The Big Lebowski opened on March 6th, 1998 to little critical fanfare and even worse financial returns, accumulating a mere $5,533,844 over those three days and coming in sixth place at the end of it — situated behind Titanic, U.S. Marshals, The Wedding Singer, Twilight, and Hush. For a few years thereafter, it had become an oddity in the Coen filmography: without question a follow-up to Fargo that suffered for being nothing like Fargo, and, at best, a warm-up to the more “centered” idiosyncrasies of O Brother, Where Art Thou?
Fifteen years later to this day, The Big Lebowski is among the most-loved and most-quoted work of Joel and Ethan Coen‘s career, and stands as more indelible than anything that stood victorious over it that late-winter. (Cameron’s epic being a possible exception, though an argument could easily be made otherwise.) The picture was only rediscovered about ten or so years ago, but, in that time, it’s been discussed so widely and, honest-to-God, studied so deeply that there’s little new left to say — almost like a modern Citizen Kane? — which doesn’t extend past the personal.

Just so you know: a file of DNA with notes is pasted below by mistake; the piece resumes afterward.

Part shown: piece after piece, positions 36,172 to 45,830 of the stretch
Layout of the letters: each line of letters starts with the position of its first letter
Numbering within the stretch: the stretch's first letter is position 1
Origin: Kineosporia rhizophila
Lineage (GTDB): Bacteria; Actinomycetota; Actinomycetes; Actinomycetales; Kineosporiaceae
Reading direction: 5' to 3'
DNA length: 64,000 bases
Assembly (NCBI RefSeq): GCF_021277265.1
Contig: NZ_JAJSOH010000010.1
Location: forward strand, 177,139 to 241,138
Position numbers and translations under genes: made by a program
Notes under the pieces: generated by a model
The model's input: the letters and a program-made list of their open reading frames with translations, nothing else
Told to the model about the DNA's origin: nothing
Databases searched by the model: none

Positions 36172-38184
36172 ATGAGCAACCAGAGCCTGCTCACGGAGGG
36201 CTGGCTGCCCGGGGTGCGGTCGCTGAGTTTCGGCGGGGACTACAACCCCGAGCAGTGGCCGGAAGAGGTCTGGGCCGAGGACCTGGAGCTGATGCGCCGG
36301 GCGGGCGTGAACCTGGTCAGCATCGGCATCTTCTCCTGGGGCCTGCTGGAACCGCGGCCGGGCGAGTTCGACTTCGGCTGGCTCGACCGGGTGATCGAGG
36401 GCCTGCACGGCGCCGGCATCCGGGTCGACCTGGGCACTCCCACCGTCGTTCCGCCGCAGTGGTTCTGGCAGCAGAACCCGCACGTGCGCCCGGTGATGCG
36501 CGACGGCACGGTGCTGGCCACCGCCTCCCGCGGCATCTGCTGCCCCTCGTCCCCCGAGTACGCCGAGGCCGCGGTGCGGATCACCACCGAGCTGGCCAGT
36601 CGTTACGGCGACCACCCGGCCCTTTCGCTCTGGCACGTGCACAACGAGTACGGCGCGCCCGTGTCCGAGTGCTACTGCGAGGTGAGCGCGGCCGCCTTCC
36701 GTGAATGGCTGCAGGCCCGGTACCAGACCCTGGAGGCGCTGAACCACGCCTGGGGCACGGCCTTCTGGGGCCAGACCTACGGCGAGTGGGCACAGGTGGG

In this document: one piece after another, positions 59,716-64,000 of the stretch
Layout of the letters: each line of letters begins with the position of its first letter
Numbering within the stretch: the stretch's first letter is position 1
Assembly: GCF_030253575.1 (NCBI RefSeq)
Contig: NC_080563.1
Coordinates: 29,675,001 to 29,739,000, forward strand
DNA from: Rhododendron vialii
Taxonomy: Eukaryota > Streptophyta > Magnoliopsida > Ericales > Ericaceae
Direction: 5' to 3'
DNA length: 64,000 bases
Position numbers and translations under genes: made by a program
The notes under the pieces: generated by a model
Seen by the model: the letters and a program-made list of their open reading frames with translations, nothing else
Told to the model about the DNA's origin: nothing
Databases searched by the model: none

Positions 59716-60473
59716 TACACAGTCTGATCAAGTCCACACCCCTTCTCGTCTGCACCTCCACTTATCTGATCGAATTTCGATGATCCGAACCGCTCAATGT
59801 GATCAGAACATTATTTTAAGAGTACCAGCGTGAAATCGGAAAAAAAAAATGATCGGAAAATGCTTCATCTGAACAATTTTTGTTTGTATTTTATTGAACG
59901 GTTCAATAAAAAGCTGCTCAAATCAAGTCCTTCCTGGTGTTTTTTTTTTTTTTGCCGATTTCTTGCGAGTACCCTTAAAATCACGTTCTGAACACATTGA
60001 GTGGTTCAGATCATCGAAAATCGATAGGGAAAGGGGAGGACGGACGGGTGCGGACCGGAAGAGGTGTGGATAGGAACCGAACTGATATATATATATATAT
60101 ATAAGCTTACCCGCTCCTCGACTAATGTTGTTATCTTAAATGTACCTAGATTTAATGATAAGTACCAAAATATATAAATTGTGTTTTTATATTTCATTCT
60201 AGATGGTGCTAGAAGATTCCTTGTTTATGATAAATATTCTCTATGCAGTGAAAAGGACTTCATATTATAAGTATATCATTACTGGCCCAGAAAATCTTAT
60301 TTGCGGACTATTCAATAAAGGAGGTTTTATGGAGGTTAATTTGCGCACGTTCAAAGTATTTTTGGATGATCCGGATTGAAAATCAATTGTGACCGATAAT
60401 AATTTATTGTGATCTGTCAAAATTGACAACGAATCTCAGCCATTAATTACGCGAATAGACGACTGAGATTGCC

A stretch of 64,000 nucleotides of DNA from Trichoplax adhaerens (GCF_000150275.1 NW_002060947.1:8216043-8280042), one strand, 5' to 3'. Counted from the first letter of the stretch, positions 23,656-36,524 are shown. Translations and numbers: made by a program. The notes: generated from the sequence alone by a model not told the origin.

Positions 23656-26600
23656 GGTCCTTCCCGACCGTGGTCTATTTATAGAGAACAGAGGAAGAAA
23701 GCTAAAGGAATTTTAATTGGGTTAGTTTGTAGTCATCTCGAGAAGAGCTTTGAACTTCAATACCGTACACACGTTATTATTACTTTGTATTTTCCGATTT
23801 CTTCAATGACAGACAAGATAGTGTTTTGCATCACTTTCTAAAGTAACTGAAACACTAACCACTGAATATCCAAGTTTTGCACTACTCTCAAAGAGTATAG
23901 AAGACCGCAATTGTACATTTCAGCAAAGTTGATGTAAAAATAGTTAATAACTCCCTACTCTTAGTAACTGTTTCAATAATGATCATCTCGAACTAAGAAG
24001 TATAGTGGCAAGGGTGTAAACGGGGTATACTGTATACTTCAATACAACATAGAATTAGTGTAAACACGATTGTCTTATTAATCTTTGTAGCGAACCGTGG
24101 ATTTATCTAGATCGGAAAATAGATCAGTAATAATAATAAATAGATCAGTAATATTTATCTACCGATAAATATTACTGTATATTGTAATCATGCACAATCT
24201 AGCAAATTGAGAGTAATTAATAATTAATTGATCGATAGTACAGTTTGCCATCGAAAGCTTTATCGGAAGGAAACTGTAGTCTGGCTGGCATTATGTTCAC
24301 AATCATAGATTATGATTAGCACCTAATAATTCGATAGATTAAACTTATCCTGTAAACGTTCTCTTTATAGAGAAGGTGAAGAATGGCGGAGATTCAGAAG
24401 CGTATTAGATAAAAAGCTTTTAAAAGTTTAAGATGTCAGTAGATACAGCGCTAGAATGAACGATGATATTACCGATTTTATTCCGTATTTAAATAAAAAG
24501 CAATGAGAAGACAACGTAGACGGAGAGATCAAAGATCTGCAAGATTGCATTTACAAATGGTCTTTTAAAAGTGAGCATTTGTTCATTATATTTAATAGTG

So, if you’d like, share some of your thoughts and experiences with The Big Lebowski in the comments below — after you do one thing. Posted below is an appearance Jeff Bridges made on Inside the Actors Studio in 2003, right around the time people were giving his most famous starring role, Jeff “The Dude” Lebowski, a second look. Thank God we gave this one another chance, and thank God we didn’t forget about the fucking toe.
Watch the full discussion below:
What are your favorite memories of The Big Lebowski?
Since any New York cinephile has a nearly suffocating wealth of theatrical options, we figured it’d be best to compile some of the more worthwhile repertory showings into one handy list. Displayed below are a few of the city’s most reliable theaters and links to screenings of their weekend offerings — films you’re not likely […]
Latest posts from The Film Stage